Figure 2: Histopathology of the lesion. (a) (H and E, ×2) Full view of the lesion. Note a central cyst with detritus and hair fragments; (b) (S100 immunohistochemical staining, ×2) Full view of the lesion showing melanocytic cells; (c) (H and E, ×20); and (d) (H and E, ×100). Melanocytic nests surrounding hair follicles

Click here to view

   Discussion Top

Wu [10] hypothesized that FSCH and TF originate from a dilated hair follicle under the induction of perifollicular stroma. If the induction produces isthmic and sebaceous differentiation, FSCH might develop. If the induction is focal at a lower segment, secondary follicles may evolve to TF.

FSCH and TF are closely related, and both can develop contiguous to melanocytic nevi. Other hair follicle-related tumors, such as desmoplastic trichoepithelioma, epidermoid cyst, and trichoadenoma reportedly, develop contiguous to these melanocytic neoplasms. Remarkably, one of the most common melanocytic nevus collision tumors is associated with epidermal cysts.[11] This could suggest some kind of underlying induction phenomena.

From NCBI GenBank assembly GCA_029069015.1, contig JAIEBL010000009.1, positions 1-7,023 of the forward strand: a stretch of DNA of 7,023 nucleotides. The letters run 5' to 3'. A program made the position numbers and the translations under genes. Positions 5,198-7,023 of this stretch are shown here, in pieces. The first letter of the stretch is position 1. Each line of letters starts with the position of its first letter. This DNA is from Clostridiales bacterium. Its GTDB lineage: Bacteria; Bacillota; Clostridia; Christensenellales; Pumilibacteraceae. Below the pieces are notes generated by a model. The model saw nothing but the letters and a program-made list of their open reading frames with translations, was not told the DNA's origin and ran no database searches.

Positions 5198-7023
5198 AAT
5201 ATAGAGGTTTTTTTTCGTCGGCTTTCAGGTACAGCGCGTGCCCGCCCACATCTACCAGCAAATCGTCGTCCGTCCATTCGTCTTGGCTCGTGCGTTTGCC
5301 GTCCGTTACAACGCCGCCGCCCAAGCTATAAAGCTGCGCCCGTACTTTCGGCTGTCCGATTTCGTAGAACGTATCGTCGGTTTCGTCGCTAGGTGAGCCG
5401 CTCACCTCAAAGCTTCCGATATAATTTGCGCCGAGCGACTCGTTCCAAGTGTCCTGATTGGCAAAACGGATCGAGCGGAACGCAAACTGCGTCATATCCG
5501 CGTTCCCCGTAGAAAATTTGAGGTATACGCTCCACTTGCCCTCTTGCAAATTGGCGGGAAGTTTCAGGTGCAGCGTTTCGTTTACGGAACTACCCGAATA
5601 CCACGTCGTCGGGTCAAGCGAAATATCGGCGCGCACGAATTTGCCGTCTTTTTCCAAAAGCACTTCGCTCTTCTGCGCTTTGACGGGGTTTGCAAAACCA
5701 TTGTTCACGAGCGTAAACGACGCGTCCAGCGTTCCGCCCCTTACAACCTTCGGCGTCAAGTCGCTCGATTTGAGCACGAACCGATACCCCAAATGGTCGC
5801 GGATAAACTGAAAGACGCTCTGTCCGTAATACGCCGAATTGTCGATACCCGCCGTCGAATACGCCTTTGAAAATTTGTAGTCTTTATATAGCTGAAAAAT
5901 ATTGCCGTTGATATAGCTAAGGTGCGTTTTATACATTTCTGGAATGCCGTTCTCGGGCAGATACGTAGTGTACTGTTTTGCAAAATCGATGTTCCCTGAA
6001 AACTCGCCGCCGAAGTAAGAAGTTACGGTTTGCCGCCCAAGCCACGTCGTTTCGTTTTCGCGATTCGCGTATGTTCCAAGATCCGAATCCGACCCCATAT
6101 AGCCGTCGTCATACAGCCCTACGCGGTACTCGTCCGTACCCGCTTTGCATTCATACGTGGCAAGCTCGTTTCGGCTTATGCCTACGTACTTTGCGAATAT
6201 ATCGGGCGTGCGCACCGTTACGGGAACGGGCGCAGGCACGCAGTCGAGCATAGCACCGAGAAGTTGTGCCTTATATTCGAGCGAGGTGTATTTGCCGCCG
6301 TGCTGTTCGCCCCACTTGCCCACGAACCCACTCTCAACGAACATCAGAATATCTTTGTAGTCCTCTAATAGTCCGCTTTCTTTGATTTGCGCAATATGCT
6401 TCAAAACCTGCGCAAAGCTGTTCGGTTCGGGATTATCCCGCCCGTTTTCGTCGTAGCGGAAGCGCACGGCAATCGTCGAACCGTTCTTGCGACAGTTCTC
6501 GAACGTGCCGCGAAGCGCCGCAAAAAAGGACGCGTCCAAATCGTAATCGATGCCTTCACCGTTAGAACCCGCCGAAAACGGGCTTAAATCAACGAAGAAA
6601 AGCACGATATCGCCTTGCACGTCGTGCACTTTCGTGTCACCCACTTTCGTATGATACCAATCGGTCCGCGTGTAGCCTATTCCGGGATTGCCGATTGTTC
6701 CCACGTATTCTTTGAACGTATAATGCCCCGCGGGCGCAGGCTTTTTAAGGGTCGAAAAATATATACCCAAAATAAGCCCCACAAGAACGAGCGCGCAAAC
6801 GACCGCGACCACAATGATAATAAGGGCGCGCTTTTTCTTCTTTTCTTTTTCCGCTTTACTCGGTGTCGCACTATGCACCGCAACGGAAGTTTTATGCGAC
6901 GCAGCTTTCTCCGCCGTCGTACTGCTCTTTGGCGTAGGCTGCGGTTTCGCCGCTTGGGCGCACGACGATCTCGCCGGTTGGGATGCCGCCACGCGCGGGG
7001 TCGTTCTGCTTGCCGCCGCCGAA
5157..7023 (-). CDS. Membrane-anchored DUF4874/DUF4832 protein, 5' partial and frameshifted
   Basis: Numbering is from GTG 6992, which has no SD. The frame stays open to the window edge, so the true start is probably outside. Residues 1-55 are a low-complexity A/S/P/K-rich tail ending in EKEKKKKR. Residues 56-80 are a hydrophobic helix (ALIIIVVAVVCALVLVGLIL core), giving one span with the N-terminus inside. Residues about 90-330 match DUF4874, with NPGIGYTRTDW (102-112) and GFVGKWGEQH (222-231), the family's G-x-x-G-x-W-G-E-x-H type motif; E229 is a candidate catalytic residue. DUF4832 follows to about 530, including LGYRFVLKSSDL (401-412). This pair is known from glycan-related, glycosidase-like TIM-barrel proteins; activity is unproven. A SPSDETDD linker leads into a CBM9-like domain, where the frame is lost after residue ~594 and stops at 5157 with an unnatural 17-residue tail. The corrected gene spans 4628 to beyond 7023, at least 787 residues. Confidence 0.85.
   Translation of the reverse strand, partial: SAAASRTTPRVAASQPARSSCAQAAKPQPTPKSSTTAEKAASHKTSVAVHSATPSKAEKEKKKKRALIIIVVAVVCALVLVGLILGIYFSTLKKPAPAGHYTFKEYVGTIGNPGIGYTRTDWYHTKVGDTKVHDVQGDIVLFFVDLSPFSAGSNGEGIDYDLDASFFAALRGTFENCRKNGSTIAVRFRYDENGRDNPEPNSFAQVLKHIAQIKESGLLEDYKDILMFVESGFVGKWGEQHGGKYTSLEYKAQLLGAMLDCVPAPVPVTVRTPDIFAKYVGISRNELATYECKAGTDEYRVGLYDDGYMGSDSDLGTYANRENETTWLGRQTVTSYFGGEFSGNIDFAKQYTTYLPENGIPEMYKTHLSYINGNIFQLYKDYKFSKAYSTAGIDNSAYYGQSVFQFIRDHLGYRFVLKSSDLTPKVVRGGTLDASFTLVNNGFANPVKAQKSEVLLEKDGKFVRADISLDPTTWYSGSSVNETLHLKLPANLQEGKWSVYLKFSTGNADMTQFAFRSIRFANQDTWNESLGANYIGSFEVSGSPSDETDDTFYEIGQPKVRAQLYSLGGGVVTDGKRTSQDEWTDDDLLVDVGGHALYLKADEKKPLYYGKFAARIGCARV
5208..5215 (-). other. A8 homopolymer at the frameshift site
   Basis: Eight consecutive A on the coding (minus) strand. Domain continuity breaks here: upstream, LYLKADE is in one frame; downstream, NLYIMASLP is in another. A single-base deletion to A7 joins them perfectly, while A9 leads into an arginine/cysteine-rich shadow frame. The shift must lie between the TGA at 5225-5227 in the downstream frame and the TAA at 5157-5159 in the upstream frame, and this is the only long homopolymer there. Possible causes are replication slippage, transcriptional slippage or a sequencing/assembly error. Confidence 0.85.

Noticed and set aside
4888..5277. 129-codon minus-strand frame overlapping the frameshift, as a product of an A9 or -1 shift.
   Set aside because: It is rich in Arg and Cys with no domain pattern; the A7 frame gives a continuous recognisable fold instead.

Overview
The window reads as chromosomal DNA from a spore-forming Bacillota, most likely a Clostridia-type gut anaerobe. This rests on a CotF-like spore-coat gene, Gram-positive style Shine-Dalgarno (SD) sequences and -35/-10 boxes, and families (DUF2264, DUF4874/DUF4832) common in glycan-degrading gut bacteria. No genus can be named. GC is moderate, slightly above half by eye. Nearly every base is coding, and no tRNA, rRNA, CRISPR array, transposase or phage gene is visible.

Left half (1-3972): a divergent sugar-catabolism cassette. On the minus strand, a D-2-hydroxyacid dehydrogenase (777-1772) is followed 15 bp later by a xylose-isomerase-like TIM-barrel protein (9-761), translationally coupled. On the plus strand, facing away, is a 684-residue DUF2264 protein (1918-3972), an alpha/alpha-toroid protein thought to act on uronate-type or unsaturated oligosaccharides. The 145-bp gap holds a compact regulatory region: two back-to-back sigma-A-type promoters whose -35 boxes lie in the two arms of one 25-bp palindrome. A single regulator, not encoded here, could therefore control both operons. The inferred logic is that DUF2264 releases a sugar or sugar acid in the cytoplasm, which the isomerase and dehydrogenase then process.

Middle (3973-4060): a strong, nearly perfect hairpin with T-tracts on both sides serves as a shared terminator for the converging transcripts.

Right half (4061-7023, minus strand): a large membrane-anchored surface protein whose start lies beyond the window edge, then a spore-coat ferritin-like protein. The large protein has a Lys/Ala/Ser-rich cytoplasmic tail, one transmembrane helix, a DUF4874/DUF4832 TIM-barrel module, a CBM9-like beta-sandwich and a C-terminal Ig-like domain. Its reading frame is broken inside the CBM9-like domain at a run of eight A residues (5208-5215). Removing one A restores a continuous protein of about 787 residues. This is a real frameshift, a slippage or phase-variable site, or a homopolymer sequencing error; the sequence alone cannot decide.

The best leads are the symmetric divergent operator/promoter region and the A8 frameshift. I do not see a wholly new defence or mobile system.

Under the premise that Miescher-type melanocytic nevi arise from melanocytes of the adnexal epithelium, they would have the potential to induce the contiguous follicle. Therefore, a presumable hypothesis is that collision tumors involving this type of nevus and FSCH might have developed by induction. The same mechanism could apply to the collision tumor reported above.

In this case, during the first 2 years, the lesion was a pink dome-shaped papule, without a central pore, and only through its last year, it started showing the classical TF appearance. Thus, it might have begun as a melanocytic nevus which later induced the emergence of TF.

   Conclusion Top

We report the first case of a collision tumor containing a TF surrounded by a melanocytic nevus. This case might correspond to a tumor originated from a hair follicle, the TF, which developed as a result of the induction of the adjacent stroma, the melanocytic nevus. Tumor induction by adjacent tissue is a phenomenon yet to be studied; this has been suggested as a possible mechanism in other follicle-related tumors such as epidermal cysts and FSCH, among others, under the influence of melanocytic nevi.

Financial support and sponsorship


Conflicts of interest

There are no conflicts of interest.

   References Top